• “Carl Gustav Jung (1875–1961) was a Swiss psychiatrist and psychoanalyst who founded analytical psychology. Jung's work was influential in the fields of psychiatry, anthropology, archaeology, literature, philosophy, and religious studies.” - “Jung was one of the first people to define introversion and extraversion in a psychological context. Jung’s approach to consciousness was fundamentally experiential.”
Jung maintained that the experiences described in the Red Book were the foundations of the distinctive theories of his analytical psychology (…) As Jung refined his analytical methods, he developed the themes he first explored in the Red Book through study of Eastern and Western religions, psychological phenomena without scientific explanation, mythology, alchemy and physics, and the dreams of contemporary women and men.
  • personal life:
    • solitary and introverted child
    • his mother's complex (depression, “night spirits”)
    • disappointed by his father's academic approach to faith
    • totem & stone ritual as a child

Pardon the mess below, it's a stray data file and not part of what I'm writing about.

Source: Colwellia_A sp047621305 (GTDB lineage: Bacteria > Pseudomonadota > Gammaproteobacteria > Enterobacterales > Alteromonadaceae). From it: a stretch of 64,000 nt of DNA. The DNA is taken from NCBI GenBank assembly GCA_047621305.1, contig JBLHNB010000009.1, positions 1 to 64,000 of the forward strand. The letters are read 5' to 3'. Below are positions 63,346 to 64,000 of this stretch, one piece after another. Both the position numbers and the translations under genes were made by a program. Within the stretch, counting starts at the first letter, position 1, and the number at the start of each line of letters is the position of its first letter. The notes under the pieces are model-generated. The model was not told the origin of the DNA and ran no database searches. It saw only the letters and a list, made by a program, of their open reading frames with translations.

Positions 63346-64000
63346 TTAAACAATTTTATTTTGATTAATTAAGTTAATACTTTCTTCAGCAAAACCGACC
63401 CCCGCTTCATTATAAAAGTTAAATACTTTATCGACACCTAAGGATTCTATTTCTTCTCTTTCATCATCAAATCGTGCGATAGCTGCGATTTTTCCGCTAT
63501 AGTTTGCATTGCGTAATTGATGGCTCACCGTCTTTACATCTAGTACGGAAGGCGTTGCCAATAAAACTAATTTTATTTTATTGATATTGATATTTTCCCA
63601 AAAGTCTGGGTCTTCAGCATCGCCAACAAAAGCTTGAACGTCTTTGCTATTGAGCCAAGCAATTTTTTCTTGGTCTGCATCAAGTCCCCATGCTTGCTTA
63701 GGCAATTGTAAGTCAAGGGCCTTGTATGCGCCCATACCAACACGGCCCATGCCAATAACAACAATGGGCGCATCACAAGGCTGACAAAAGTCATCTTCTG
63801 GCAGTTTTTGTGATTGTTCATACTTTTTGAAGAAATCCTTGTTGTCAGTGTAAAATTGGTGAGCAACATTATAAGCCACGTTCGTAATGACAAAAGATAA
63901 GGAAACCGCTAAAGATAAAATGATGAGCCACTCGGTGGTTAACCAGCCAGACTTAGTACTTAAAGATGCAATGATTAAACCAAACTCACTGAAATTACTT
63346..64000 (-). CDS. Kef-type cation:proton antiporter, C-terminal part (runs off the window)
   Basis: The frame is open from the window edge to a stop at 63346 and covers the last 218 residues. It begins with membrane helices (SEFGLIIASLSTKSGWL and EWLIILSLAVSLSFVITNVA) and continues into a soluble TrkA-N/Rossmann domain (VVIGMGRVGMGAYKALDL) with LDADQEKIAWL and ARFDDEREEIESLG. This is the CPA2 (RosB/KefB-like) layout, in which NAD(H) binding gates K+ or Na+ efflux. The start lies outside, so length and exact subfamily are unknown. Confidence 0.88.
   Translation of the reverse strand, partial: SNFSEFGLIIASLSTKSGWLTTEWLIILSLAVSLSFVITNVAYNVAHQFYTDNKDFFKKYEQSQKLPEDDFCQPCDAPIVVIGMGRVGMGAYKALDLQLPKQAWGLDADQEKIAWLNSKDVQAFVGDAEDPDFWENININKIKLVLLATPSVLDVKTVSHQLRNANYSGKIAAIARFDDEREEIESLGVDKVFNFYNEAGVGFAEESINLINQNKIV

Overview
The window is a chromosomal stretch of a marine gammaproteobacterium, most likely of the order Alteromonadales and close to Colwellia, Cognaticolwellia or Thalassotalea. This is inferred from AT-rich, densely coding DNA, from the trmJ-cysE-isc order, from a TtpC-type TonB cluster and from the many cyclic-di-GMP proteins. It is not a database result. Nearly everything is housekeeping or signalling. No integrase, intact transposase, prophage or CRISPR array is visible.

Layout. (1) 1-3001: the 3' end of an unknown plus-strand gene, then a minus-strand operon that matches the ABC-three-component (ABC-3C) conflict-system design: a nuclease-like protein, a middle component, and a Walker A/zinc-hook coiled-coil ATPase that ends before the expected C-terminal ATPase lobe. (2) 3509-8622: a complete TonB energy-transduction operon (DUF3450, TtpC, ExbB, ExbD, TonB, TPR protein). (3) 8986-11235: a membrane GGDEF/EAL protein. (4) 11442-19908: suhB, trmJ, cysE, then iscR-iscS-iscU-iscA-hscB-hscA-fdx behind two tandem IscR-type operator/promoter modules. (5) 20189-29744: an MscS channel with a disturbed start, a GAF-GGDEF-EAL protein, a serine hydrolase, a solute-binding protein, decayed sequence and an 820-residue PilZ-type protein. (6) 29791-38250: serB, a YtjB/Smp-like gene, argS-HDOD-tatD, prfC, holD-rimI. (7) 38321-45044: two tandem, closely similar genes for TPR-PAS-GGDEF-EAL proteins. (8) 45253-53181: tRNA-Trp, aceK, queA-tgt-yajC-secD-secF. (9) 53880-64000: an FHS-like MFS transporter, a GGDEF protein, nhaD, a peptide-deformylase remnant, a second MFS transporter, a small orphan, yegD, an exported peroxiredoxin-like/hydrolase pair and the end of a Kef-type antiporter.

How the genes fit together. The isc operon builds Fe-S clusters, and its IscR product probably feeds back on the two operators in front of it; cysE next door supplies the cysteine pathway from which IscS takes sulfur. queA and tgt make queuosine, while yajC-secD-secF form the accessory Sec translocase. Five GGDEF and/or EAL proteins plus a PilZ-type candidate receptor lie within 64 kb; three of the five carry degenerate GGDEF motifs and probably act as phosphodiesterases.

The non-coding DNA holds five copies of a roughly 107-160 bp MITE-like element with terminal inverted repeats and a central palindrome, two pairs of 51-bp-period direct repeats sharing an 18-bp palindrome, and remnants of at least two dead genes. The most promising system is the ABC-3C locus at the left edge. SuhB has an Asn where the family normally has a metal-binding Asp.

• medical school
    • married Emma Rauschenbach (1903): “Enduring his infidelities and mood swings, she was his “intellectual editor” to the end of her life. After her death, Jung described her as “a Queen”. (…) At the time of her marriage she was the second-richest heiress in Switzerland.”
    • 1912-1930 The Red Book (pdf) (Jung's personal “individuation” through visions / fantasies / imaginations)
    • 1944 near-death experience (heart-attack)
      • After the illness a fruitful period of work began for me. A good many of my principal works were written only then. The insight I had had, or the vision of the end of all things, gave me the courage to undertake new formulations. I no longer attempted to put across my own opinion, but surrendered myself to the current of my thoughts. (…) It was only after the illness that I understood how important it is to affirm one’s own destiny. In this way we forge an ego that does not break down when incomprehensible things happen; an ego that endures, that endures the truth, and that is capable of coping with the world and with fate.”
  • historic context:
    • Colonialism
    • World War I
    • Freud
    • Travels